It can be excruciating.Β It is an over active choke, apparently: while it is very cold, the Mercedes engine happily throttles the great longmobile so it creeps forward at about 20 miles per hour.

This becomes a problem when one is negotioating rush hour traffic on the way home.

The princess sat in the car park at school all day today, getting chillier and chillier. And when I shot out, with just minutes to spare to collect my daughter from her coach, the new addition would not be rushed.

Twenty miles an hour, she crept up the main road out of town. Behind I built up quite a following, red-faced, infuriated drivers one and all. It did not matter how much, or how little I put my foot down; how I finessed that over privileged engine; not one mile an hour more would she do.

The bunclactor and I hotched up the road like a sort of crazed funeral procession, with me maintaining a constant monologue, imploring the car to go faster at any cost, acknowledging the certain fury of those drivers behind me, and bewailing the excruciating embarrassment of the moment.

The entrails of the situation did not augur well for the car.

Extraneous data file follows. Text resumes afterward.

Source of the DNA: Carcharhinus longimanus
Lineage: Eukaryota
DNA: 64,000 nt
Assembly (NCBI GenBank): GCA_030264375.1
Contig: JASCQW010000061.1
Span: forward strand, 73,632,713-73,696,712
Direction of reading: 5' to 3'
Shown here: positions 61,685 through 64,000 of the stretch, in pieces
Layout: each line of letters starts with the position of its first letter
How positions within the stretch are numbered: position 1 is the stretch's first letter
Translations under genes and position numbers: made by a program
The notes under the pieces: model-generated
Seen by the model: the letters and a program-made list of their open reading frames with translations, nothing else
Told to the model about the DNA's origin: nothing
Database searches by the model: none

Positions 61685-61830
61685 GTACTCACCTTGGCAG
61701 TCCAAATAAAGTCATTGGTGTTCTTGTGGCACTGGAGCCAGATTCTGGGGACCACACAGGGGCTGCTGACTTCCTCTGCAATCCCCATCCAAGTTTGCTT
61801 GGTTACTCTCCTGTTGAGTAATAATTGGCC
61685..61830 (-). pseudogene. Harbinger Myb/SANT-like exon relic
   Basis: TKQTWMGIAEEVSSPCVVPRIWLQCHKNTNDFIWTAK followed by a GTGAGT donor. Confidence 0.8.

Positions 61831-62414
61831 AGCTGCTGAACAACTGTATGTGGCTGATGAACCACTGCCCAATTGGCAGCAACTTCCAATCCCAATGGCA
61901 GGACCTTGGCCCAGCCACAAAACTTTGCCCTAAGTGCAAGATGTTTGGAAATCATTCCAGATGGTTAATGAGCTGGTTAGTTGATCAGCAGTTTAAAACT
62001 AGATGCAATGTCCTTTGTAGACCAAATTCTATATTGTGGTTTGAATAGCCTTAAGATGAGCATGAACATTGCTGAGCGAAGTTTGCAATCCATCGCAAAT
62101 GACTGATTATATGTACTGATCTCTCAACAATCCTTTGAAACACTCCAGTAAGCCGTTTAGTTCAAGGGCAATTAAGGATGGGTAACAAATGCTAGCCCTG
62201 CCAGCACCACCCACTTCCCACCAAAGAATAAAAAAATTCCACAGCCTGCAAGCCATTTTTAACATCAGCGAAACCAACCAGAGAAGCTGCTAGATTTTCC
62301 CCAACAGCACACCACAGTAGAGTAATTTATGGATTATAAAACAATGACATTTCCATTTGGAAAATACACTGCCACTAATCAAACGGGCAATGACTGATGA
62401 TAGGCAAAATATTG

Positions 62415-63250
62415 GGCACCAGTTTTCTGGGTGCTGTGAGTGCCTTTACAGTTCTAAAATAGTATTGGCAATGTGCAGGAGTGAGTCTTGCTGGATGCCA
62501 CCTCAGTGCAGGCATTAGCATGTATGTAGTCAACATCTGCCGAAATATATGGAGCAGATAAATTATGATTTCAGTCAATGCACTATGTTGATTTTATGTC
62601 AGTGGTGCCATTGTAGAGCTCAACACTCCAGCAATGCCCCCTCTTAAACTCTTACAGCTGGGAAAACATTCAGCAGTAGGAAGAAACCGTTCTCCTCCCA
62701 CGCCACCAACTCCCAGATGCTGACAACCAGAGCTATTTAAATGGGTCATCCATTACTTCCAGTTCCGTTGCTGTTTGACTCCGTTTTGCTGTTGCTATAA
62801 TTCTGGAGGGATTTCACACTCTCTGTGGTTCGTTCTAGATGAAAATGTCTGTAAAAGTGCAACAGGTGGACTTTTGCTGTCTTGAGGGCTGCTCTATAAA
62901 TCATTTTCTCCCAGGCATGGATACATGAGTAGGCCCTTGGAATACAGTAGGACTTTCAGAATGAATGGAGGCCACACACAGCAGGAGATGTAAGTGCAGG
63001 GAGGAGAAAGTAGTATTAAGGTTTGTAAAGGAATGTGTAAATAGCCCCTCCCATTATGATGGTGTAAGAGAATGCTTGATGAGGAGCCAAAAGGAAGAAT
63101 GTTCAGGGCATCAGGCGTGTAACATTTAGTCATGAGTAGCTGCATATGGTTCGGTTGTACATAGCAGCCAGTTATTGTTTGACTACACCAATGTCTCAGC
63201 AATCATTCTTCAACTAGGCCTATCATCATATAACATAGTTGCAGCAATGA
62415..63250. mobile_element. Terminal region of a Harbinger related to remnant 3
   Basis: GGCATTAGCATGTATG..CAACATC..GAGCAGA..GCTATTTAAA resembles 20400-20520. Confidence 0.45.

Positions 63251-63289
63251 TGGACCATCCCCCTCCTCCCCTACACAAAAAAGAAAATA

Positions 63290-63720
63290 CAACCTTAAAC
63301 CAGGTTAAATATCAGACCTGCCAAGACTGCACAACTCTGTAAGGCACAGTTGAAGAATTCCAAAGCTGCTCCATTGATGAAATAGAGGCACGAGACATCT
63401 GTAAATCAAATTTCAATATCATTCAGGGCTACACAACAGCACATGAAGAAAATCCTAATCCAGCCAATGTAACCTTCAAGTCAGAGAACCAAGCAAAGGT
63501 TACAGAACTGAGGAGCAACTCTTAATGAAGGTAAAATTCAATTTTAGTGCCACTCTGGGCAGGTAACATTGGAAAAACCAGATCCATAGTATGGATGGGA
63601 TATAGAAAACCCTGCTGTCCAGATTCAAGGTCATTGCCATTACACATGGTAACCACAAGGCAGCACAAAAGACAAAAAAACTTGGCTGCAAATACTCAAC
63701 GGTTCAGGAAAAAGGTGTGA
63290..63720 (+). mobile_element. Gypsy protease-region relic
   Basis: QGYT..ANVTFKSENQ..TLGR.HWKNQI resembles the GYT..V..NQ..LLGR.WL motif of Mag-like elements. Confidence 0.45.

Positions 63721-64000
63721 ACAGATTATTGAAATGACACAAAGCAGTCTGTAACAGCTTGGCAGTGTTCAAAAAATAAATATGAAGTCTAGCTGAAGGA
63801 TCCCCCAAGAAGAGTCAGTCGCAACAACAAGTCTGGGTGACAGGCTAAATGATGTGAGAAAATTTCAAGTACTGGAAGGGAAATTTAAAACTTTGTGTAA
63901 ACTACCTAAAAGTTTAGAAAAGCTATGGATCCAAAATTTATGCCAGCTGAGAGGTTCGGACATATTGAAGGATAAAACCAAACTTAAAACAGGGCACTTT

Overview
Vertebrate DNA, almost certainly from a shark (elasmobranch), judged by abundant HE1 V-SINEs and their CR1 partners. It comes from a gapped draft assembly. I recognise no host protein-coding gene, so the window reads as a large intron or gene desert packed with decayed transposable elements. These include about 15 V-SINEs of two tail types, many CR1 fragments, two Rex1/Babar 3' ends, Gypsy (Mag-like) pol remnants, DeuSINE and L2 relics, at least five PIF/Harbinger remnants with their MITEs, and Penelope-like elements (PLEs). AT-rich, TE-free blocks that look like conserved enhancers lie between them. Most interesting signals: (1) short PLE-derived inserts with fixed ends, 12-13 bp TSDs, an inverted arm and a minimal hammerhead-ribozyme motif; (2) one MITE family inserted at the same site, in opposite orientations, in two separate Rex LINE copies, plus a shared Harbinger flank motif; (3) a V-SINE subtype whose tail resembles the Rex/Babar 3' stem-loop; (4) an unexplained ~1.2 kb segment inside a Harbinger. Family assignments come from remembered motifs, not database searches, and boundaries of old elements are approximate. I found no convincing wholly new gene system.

But I am in love: my claret princess has me besotted, and I would forgive her anything.

From now on we will be taking measures to warm her for journeys when her tootsies are cold. I shall dash out of school five minutes before the off, turn her ignition, and give her a little wake-up time.

After all, even 4pm can be an unholy hour at this time of year.

Picture source here

74 thoughts on “Bunclactor

      1. the one in the pic says style and elegance, but not necessarioly transport for a whole family πŸ˜‰ that’s a car for me – makes up for being a dumpy slut

  1. Love this! I feel your pain – my bunclactor (a sprightly 8yo fiesta) was poorly sick last week and my not being able to accelerate to more than 20mph on a main road was clearly infuriating the man in the car behind. Oh boy! Waving and gesticulating all over the place he was. I actually put my hazard warning lights on to shut him up… Hoping she won’t let me down too often once we’ve collected her from the car hospital, where she’s had a proper check up and recalibration (!), as she’s otherwise a decent little car.

    1. Ah, a partner in pace πŸ˜‰ What it is to be out on the open road with an engine on go-slow…hope the car hospital did a wonderful job, Emma, and that yours is back to its sprightly self now!

  2. My first car was a three ton bakkie (pickup truck), no power steering. It was a monster. It once took me forty minutes on a Saturday to get out of a car park at a busy mall. I still sweat when I think about it, twenty years later.

    I don’t drive any more πŸ˜‰

      1. No, I only learned to drive in my late twenties. It was the company car for the Hub’s business but he didn’t need it that often so he used the car.

        I can’t help wondering if there’s a connection between my first car and me not driving anymore…